The snow lies still

The snow lies still upon the rooftops.

From a few houses

smoke rises in a misty haze

and the streetlights blaze

like midnight suns.

All is silent

except the steady breathing of my toddler

whom I’m rocking back to sleep.

In the upper bedroom

across the street

insomnia reigns

and the blue lights of the television

flash out a noiseless dance.

But the snow lies still upon the rooftops

and silence greets my sleepy glance outside.

Snow Scent 

Last night it smelled like snow–

when I stepped outside 

the air was crisp and icy–

pregnant with promise.  

In my garden 

the late blooming sunflowers

with their damp, cold petals

looked crestfallen and forlorn

as if thinking:

“I wasn’t expecting this!”

In the early morning half-light

I see the rooftops are powdered with icing sugar.

The kids wake up with excitement

and begin dreaming of gingerbread. 

My seven year old starts spouting:

“Snow says Christmastime…stuff has to stop growing sometime. 

If flowers never stopped growing there would be vines everywhere

Even in the road, and the cars could hardly go.”

Well, there you go. The seasons explained!

Spring Forward

Spring forward–

move the clocks!

Let the daylight stretch into the afternoon

like a sleepy cat



But this spring feels late–

the snow lingers in patches,

though sobbed on by rain,

and grimly threatens to return

in mid-March flurries.


One wishes it was weather

more suited for blizzards

from Dairy Queen

but the chill damp air

crushes dreams of summer.


Undaunted we spring forward,

planning spring in our dining room–

filling every ledge and shelftop

with seedlings and sprouting things

baby bok choi and alyssum flowers

peas and beans with their bright green leaves–

tiny banners raised in triumph against the grey.


We are even sprouting an avocado —

its plump brown pit skewered by toothpicks

and half-submerged in water.

Every day I look with delight at the long white root

shooting out like a streak of hope

seeking life.


Spring forward

and if spring won’t leap with you,

give it a push!


Images of Silence

The still water reflects the beauty of the sky
gorgeous billows of blue-tipped clouds
The rippling water has a busy beauty of it’s own
but takes all the attention for itself

Sometimes the noise of so much chatter
(mostly my own)
becomes like a wind which

blows out my interior candle

I need some silence
some still air
to let the flame rekindle
to warm the ember to a steady glow
burn brightly enough to heat me
from the inside out
light streaming forth
my eyes as stained glass


The still morning lake
sits silent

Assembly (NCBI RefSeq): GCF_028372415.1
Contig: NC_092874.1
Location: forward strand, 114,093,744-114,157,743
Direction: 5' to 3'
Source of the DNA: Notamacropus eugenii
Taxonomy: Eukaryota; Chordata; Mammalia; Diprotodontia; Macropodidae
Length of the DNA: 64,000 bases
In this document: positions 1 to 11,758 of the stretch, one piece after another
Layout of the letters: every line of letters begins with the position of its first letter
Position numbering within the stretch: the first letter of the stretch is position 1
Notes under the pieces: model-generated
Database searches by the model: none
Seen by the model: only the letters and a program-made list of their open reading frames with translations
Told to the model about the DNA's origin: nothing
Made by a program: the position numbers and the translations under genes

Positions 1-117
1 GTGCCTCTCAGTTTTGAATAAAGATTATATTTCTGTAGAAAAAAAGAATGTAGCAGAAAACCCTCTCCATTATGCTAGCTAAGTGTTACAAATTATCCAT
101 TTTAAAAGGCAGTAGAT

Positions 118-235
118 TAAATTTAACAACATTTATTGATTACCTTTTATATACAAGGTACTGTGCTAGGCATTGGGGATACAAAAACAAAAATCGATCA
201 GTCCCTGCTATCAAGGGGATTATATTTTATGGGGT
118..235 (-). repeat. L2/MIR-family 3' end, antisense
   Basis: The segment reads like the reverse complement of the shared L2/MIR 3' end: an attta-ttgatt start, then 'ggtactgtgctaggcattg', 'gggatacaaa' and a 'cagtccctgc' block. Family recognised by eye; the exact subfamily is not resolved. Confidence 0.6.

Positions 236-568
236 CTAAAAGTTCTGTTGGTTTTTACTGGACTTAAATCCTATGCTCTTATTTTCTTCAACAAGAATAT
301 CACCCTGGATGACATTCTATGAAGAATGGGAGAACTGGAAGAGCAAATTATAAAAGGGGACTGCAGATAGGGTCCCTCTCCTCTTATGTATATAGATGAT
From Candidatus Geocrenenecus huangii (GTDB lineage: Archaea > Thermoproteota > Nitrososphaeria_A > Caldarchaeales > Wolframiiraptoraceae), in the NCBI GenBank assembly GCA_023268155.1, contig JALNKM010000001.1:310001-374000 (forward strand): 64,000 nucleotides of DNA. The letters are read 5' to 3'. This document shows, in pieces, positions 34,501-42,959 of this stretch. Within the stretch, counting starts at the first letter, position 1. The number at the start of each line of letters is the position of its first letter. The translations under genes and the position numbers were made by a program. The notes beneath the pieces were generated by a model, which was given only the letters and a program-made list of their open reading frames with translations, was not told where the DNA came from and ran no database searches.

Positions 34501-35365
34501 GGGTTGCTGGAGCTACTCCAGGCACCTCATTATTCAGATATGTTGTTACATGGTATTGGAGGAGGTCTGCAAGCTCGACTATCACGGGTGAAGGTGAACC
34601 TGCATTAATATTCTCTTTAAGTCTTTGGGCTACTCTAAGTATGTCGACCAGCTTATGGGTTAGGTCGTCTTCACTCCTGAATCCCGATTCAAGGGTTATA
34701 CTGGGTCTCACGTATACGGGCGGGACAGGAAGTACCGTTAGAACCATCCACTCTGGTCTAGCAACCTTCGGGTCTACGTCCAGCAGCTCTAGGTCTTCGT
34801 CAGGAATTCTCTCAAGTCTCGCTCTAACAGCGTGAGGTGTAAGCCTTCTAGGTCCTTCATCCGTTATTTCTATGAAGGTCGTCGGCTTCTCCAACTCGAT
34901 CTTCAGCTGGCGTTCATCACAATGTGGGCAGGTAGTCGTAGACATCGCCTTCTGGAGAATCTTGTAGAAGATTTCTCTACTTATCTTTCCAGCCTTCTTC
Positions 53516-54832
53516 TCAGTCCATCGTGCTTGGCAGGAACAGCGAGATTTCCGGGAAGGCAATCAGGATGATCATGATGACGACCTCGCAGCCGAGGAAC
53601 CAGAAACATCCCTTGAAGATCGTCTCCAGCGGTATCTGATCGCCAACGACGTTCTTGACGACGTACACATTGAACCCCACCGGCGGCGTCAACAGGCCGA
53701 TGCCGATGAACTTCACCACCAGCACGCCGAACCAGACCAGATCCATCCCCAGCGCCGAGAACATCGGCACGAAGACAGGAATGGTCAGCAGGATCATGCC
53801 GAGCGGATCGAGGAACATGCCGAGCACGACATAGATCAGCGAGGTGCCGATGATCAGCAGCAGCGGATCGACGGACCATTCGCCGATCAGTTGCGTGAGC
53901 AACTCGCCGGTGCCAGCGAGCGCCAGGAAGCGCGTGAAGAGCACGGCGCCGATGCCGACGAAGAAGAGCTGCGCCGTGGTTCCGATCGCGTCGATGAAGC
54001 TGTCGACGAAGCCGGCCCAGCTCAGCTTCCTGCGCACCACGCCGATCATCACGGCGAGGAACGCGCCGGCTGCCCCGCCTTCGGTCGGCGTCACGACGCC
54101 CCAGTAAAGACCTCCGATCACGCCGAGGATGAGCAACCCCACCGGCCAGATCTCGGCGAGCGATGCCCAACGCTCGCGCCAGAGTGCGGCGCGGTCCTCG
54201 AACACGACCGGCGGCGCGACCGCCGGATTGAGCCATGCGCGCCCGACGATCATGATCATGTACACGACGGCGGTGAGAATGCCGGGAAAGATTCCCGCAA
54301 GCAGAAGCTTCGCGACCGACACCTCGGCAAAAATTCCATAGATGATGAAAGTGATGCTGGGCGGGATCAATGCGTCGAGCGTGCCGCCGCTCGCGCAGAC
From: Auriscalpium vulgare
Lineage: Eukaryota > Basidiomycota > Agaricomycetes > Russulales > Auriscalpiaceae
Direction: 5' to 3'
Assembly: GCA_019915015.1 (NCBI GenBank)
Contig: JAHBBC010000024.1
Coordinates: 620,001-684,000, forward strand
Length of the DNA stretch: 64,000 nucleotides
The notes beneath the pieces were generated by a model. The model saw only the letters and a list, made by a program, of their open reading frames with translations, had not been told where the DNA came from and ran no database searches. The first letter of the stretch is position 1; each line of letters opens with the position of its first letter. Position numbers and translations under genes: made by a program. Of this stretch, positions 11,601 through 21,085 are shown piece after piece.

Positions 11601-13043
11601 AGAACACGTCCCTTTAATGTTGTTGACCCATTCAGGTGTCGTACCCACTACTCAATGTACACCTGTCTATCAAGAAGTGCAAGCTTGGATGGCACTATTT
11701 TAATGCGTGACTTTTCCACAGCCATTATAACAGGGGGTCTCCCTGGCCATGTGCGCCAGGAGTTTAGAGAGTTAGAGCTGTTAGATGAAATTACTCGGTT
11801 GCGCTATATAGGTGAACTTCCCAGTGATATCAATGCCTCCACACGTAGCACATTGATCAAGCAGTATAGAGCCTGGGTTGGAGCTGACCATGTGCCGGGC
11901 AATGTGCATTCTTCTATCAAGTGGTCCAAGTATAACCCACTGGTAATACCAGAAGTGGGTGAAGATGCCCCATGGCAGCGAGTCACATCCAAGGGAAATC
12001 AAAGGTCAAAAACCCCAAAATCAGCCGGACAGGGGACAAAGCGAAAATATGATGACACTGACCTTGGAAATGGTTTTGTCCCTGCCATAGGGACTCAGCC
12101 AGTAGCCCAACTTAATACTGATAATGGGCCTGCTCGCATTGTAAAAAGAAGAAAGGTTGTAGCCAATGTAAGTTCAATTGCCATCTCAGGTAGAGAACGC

grey and reflective
full of slightly fuzzy trees
solemnly upside down
green but not laughing

The majestic cedar trees
wave their thin green hands
ever so slightly
like ancient queens
acknowledging their people
who celebrate with the sudden confetti
of falling snow

Down below, the dew-spangled moss twinkles
and the ferns bow their heads shyly
Slippery salaal leaves shine
next to delicate huckleberry bushes
not yet adorned with tiny red berries

I’ll have to come back
in the summer

In the mean time
all these pieces of beauty
fill up the puzzle of my soul


Sitting here in the quiet chapel with
tall windows like eyes into the forest
I watch the snow fall against the cedars
like mercy from heaven
a gentle steady blessing
a constant message of beauty
a gift from one greater
ever reaching towards me
I am here I am here I am here

The snow falls
and my sleeping baby
breathes warmly on my chest
The candles glow
and the lake calmly receives
the many kisses of snowflakes


First Snow

Some of my best memories of growing up are of playing in the snow with my brothers. When we lived on Red Mountain Road, outside the village of New Denver, up the highway and 2 km down a gravel road, we had lots of snow. We had to walk on that icy road through the forest to the school bus, all bundled up and roasting in our snow suits, while our breath curled out like faint dragon smoke. Sounds like a grandma story, but it’s true.

When we got home, the things we would do with snow! We’d build sledding runs down the driveway, which my rambunctious brothers would do snowboard jumps from, while I of course slid down on my butt, thanks very much! We’d build giant snow men bigger than us, heaving up the big snowballs together and decorating our creation with a hat and face.

On really cold days, when the top of the four feet of snow was a frozen crust, we’d tromp along on top of it, as delicately as we could in our mega snow boots. We would see how far we could get before our feet would break the crust and leave us half stuck in snow and laughing as we hauled ourselves out again.

When we moved into town, we still had to contend with the snow, and a family chore was shoveling the snow off the roof. It was very satisfying to work together, kind of like an old pioneers, resisting the snow’s urge to wrap our home in a sparkling white blanket of silence. Up there, seeing everything covered in snow, with more thick flakes falling through the trees and kissing our rosy cheeks, you could just take a deep breath and be happy.

Now we’re on the mild west coast so snow is more of a temporary decoration than anything else. Still, there’s wonder and beauty in that first snow fall of the season. Here’s my little one gazing out at it.